The heart of this transceiver is an ATmega128 microcontroller (MCU). It controls the vast majority of functions within the radio. E. g.: Frequency generation of the 2 DDS systems, audio tone and AGC decay time, T/R-switching, the presets for transmitter gain on the 6 bands independently, display and panel lights etc. etc.
And, due to usage of a parallel interface for the LCD (8 data lines and 4 control lines) an MCU with sufficient ports had to be used.
First I started with the SPI version of the LCD (ILI9341). This LCD has a high resolution of 240×320 dots. Driven by a relatively slow 8-bit controller like an AVR and the LCD driven in serial mode the performance was inferior.
Next I found that the same LCD is also available with a parallel interface. Then called CP11003. This one uses 12 lines (8 data and 4 control lines minimum), which made it mandatory to use an ATMega128 controller. To enhance speed and performance this one is clocked by a 16 MHz crystal. A touchpad is also integrated, but not used in my application.
Source code in C programming language can be downloaded from Github.
The two DDS oscillators are mounted to the side of the cabinet. They are sited close to the microcontroller board to keep leads short.
Right on the left you can see the small dual-tone oscillator for testing and tuning. Next is the AD9834-equipped local oscillator (LO), centered the AD9951 that serves as the VFO. Right the ATmega128, mounted to a 64 lead breakout board can bee spotted behind the varios cables going to and from this section.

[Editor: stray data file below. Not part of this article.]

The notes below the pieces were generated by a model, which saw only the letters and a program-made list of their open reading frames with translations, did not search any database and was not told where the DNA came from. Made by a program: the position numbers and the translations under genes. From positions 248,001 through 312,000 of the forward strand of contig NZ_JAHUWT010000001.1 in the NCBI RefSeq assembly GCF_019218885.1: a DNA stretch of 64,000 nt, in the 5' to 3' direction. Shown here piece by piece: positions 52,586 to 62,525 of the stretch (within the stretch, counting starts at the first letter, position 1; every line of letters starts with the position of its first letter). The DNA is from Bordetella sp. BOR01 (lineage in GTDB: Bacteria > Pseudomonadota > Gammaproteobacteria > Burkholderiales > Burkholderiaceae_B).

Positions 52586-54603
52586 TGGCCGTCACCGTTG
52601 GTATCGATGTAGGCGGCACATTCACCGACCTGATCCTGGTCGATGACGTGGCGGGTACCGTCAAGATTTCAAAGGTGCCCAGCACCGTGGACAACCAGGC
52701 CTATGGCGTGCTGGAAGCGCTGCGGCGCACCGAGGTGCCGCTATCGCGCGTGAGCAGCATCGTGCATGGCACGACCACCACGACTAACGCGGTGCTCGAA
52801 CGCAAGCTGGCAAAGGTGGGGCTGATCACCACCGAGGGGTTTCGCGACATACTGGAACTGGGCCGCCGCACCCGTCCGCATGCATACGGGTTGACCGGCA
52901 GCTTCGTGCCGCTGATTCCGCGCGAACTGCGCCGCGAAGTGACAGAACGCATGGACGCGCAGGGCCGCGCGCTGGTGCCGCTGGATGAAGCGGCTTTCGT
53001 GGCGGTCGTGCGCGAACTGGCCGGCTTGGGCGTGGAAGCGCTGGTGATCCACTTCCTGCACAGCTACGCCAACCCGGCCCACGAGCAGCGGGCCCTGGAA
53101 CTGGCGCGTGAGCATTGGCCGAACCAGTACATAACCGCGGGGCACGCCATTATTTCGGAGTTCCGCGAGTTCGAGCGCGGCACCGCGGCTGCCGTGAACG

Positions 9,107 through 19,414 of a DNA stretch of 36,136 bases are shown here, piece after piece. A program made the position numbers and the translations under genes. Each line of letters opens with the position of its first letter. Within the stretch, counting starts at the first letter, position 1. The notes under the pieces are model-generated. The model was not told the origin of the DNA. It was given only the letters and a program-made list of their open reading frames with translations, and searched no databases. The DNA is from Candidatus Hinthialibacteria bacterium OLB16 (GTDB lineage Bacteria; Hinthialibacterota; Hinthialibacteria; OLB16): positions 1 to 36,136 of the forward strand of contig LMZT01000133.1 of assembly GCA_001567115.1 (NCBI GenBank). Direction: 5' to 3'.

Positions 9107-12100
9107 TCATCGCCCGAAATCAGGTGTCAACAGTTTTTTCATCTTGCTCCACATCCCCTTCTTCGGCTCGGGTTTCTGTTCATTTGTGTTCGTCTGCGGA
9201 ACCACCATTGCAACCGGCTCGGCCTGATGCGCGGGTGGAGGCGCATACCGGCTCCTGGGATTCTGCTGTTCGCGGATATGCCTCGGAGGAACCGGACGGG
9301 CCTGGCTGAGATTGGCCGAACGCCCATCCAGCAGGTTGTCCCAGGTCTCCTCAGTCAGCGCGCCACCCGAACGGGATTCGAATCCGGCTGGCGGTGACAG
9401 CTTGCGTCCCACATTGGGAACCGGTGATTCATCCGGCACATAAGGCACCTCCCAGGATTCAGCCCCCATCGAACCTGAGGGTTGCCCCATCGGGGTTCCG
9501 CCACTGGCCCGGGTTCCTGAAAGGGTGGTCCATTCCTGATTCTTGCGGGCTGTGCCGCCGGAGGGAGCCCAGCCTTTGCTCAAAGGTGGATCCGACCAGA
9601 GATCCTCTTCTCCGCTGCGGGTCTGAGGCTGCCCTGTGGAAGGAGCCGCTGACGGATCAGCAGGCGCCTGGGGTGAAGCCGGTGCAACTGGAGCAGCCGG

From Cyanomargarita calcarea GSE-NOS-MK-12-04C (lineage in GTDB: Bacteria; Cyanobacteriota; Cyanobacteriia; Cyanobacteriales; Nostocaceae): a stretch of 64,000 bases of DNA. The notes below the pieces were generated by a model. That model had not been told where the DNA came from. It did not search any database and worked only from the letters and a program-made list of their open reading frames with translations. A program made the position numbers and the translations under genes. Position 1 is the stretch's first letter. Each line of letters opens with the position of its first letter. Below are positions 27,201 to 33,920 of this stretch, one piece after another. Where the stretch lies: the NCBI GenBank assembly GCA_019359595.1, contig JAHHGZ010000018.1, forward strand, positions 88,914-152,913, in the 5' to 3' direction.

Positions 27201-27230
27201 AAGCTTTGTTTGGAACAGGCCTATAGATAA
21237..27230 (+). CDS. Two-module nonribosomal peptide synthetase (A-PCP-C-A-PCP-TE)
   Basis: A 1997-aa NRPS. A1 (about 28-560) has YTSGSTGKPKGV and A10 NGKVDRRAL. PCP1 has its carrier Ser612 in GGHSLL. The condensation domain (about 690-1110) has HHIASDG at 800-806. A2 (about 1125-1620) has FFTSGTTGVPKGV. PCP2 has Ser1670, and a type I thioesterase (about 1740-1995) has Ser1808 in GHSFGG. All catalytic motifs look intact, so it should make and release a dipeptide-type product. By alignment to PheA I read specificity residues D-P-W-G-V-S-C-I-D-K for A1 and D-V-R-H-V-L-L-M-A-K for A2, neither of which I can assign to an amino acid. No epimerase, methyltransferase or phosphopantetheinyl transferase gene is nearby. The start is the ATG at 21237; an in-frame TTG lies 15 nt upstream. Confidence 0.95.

The Dual-Tone Oscillator
This one consists of two simple phase-shift audio oscillators. I have introduced this circuit a longer time ago for testing purposes here in this blog.
The capacitors and resistors in the phase-shifting chain have been chosen to put the two different frequencies to values of about 700Hz and 1900Hz, thus they are not harmonically related. A variable resistors allows the user to set the balance between the two signals so that they are equal in voltage.
Two transistors (a PNP-NPN pair) are switched by Pin PB7 from the microcontroller. There is a respective function in the software that activates the transmitter together with this oscillator for comfortable tuning and testing.
The Local Oscillator (LO)
This one again uses the “good old” AD9834, overclocked to 100MHz. I found that some chips from the “grey market” have problems when being overclocked and therefore produce spurious signals. In case this occurs, it is recommended to step back to the clock frequency of 75 MHz which is high enough for the purpose of the LO.
The oscillator comes with an balun output transformer (will reduce spurs!) and a low-pass filter plus a simple amplifier. The latter basically is not necessary because the LO will only have to drive the inputs of SA602 integrated mixer circuits (200mV RMS) used as SSB generator and rx demodulator. I had another mixer type in mind before, that one needed higher voltage. Thus the coupling to PIN6 of SA602 is only via 5.6pF capacitor to avoid overdriving the mixer and improve signal purity. This will be shown later when we are about to discuss receiver and transmitter circuitry.